Wind Energy Development
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Fish and Wildlfe Service Role in Wind Development

Wildlife Concerns

For Developers: What To Do

Resources: How to Avoid Wildlife Impacts

Research: Making Wind Power Wildlife Friendly


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Great Lakes Area Research

Making Wind Power Wildlife Friendly


The fundamental goal of this project is identification of areas along Great Lakes shorelines that are ecologically important for populations of migratory birds and bats. These are areas where wind energy development should be avoided.


Avian radar unit


This avian radar unit (purchased with Great Lakes Restoration Initiative funding) monitors bird and bat migration along the Great Lakes coastlines to help determine whether we have migration corridors that should be protected.  With this unit we track migration continuously over an entire season and record size, speed, altitude, and direction of birds and bats as they fly within recording distance of the unit.


The shorelines, islands, and offshore areas of the Great Lakes provide excellent wind resources. However, they are also important for many bird and bat species, particularly during migration.


The U.S. Fish and Wildlife Service is conducting research to provide wind project developers, regulators, and others better information regarding: 


  • shoreline migration corridors and stopover habitat for birds and bats,
  • utilization of Great Lakes islands by migrants and breeding birds, and
  • migration use over open water (pelagic) areas.


The knowledge gained will also be used to protect areas important to migrating birds from other habitat impacts and will help identify key areas throughout the Great Lakes that are critical to the many birds and bats that migrate across and around the Great Lakes.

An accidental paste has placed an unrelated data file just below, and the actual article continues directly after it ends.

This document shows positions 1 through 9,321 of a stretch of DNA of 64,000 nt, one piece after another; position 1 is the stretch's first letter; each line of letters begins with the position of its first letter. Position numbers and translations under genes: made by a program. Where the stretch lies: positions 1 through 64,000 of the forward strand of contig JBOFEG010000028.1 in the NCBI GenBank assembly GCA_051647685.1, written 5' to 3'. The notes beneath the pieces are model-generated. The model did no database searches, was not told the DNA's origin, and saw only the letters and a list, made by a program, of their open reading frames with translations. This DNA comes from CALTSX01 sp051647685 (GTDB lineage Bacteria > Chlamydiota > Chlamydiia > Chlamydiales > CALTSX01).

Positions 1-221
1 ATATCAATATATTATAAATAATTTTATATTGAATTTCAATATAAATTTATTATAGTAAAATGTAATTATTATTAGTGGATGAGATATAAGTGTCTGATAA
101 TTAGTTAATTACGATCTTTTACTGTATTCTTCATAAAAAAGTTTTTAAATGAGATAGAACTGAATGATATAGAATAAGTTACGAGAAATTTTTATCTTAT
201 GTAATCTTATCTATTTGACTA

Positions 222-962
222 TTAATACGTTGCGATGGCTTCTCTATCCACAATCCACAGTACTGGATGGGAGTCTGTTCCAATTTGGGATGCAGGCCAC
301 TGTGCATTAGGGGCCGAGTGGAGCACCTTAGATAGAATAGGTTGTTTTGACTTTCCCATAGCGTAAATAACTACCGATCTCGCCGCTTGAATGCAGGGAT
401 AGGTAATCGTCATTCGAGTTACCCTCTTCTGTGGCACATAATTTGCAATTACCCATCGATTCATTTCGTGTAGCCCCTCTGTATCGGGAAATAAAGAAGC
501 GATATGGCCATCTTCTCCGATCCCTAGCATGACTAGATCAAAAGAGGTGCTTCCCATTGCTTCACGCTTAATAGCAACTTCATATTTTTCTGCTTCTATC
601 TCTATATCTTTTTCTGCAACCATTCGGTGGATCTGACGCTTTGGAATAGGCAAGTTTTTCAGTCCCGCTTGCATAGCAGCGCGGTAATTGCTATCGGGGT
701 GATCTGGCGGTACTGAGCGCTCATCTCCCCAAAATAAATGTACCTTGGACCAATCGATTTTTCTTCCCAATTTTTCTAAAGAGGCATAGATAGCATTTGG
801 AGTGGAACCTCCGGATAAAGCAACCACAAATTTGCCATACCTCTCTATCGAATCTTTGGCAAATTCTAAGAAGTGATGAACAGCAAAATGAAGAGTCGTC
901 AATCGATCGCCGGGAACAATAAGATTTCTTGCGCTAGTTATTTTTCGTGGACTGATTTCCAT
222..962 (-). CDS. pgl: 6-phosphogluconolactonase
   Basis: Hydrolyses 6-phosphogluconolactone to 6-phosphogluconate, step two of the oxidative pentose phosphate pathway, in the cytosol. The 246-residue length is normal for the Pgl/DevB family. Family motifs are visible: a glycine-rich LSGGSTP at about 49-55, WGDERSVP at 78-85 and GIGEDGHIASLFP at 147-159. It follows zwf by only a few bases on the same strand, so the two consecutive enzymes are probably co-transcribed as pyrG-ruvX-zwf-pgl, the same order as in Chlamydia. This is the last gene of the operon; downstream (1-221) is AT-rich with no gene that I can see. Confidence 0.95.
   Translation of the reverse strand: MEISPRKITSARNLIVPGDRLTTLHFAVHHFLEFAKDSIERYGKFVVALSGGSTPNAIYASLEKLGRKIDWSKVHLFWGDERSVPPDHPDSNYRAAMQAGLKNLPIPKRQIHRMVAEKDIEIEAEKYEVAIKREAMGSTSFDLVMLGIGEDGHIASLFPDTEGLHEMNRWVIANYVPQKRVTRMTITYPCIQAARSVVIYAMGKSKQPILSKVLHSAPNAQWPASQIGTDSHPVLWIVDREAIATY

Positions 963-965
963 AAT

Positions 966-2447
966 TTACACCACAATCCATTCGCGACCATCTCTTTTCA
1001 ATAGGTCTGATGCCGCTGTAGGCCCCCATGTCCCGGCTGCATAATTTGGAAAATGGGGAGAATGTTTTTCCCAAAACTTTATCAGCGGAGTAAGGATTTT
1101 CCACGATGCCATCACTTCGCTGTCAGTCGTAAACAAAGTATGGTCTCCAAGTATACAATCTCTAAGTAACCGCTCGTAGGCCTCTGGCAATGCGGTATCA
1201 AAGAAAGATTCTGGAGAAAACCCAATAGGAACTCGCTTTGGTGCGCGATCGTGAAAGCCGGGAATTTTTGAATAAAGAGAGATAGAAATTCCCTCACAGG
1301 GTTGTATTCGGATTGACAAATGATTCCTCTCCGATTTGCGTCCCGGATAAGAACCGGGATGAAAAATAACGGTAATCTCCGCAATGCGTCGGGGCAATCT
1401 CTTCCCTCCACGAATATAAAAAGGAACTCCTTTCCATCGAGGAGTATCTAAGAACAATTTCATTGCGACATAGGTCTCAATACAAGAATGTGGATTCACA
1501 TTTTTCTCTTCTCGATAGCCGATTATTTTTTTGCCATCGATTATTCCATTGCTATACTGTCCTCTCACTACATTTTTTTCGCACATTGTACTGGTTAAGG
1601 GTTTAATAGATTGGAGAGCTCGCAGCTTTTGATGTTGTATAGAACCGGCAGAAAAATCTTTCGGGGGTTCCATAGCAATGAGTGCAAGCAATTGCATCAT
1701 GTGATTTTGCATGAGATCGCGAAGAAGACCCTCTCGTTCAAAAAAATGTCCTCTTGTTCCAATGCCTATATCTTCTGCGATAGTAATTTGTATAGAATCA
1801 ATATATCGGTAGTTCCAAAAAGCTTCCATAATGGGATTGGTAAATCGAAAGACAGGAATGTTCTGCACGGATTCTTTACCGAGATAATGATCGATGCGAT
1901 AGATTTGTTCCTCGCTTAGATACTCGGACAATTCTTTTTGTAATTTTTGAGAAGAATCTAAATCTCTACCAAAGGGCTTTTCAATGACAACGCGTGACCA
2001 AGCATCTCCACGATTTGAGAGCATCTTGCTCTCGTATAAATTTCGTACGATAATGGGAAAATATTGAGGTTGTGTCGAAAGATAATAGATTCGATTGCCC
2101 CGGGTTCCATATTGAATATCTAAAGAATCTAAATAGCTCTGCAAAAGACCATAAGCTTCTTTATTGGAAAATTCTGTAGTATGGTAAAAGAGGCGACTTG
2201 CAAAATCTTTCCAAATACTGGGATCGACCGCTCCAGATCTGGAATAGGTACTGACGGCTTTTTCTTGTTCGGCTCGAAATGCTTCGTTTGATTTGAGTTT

Finally, data obtained from the studies will identify areas where additional analysis is necessary to ensure that wind power is developed in a manner that is protective of bats and migratory birds.




The initial focus has been on the landward shoreline areas where we are seeing the greatest pressure for wind development.  We started a secondary effort on some of the Great Lakes islands where wind development is beginning. 


Four complementary methods are being used to determine migration corridors for birds and bats along the landward shoreline areas: avian radar systems, acoustic/ultrasonic monitors, visual observations, and digitization of historical bird observations.


Avian Radar Systems

Avian radar systems were purchased and have operated during spring and fall migration of 2011; spring migration of 2012; and are now being operated during the fall 2012 migration. The radar software is designed to identify birds and bats as targets and provide data on their approximate size, flight direction, altitude, time observed, and location relative to the ground.  Data analysis is ongoing. 



Preliminary Analyses

Daily Patterns

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The radar image on the right, taken in late afternoon, show birds and their flight paths. There is no particular order to the flight paths. This is illustrated more clearly by comparing that image to the image on the right, taken at midnight. At midnight, not only are there many more targets (i.e., birds and bats), but the prevailing flight path is clearly southerly.